Modifier 79 is a target!
Here’s the scoop. CMS issued a transmittal – number 442 to be exact about practices submitting modifier 79 inappropriately during the global period. If you don’t know what modifier 79 is – you are potentially in trouble so read on!
The OIG is also on the case – so it must be a common and expensive error to attract all of this attention.
Here’s the short story: Medicare directed all plan contractors to tighten internal controls by:
- Reviewing their Modifier 79 claims data.
- Taking the appropriate action consistent with their internal strategies, which means looking at prepayment edits.
- Making pre and post reviews based on their internal analysis.
Okay, that’s what they’re doing. So what should you do right now?
1. Run a CPT frequency report, YTD and LYTD to see how many times modifier 79 was appended to a surgical service. If there are a large number of these, go to step 2.
2. Now you need to see why the modifier was used. Pull several cases and verify 79 was used correctly. In our consulting experience, it’s often mistakenly appended. For instance, let’s say there is a post op hematoma on day three after a major procedure with a 90-day global period. We would not expect to see a claim reporting:
10140-79 drainage of a hematoma, seroma or fluid collection
Why? Consultant Mary LeGrand explains: Modifier 79 is appended when the service is unrelated to a surgical procedure in a global period. While there are those who advise that a diagnosis of hematoma or seroma is ‘different’ than the diagnosis for the primary procedure you need to stop there. While the diagnosis seems unrelated, using it is not appropriate. If the patent is returned to the OR for the drainage of the hematoma, modifier 78 is the correct modifier, as it describes an unplanned return to OR following an initial procedure. I strongly recommend that coders review the definitions of 78 and 79 carefully. If the hematoma is drained in the office setting, the service is part of the global surgical package and not separately reportable according to Medicare.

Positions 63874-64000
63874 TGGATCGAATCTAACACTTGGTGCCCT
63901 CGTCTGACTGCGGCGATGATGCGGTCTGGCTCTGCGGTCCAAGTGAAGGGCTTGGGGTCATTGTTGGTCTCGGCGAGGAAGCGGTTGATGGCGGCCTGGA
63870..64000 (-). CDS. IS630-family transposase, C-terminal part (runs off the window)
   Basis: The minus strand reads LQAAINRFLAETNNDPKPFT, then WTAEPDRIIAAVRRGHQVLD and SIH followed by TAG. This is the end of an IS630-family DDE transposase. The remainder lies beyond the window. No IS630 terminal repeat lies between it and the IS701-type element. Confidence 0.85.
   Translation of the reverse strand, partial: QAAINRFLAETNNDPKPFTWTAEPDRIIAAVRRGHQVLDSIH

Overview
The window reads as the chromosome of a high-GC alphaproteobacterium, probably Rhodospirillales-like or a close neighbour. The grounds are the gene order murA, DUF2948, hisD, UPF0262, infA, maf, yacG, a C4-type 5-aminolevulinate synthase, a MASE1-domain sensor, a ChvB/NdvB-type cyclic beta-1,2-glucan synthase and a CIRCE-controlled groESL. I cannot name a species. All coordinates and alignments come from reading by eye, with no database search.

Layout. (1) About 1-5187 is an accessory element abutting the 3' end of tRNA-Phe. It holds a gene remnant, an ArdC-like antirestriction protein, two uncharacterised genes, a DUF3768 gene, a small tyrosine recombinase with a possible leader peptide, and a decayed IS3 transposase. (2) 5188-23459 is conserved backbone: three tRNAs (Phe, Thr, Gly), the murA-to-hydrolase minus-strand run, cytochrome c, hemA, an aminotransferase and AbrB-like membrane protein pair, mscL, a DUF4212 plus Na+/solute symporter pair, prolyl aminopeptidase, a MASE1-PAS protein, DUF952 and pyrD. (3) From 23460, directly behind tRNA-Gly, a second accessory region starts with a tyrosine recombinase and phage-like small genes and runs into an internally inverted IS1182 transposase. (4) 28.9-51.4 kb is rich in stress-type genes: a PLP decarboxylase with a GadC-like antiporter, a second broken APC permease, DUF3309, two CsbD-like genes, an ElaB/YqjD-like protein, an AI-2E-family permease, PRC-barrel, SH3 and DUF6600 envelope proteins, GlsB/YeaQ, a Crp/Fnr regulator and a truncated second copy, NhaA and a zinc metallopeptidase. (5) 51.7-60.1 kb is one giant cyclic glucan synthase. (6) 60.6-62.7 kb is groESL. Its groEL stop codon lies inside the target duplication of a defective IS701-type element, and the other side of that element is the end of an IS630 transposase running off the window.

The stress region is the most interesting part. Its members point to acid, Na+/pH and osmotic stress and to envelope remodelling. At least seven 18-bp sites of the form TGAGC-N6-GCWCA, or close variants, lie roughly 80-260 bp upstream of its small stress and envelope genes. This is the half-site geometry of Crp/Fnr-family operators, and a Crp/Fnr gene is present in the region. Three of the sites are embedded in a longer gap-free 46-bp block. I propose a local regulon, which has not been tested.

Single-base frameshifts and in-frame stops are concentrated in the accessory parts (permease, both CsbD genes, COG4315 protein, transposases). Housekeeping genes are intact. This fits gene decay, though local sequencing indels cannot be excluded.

3. Get help. You can attend one of your Academy or Society’s training sessions, which KZA teaches. Or, if there are a large number of claims, you may want an outside review – and yes, we offer that service. If you choose this option, we strongly recommend that your healthcare attorney request all post-submission audits. Reason should be obvious.
And, for heaven sakes: if you don’t know about RAC and CERT audits – learn about them now. This is not kid stuff. The auditors are paid based on what they find. Are they motivated? We think so. However, we know of no AIG executives who’ve moved over to the coding review business – yet. Stay tuned.
Go to our website www.karenzupko.com for more information on the courses.
Call Colleen Gallagher or Sarah Hoke at 312.642.5616, if more personal attention to your issues is required.
Upcoming courses are also available through the American College of Surgeons.
Stay tuned: Modifier 24 is also in the crosshairs. To be discussed in out next ALERT.
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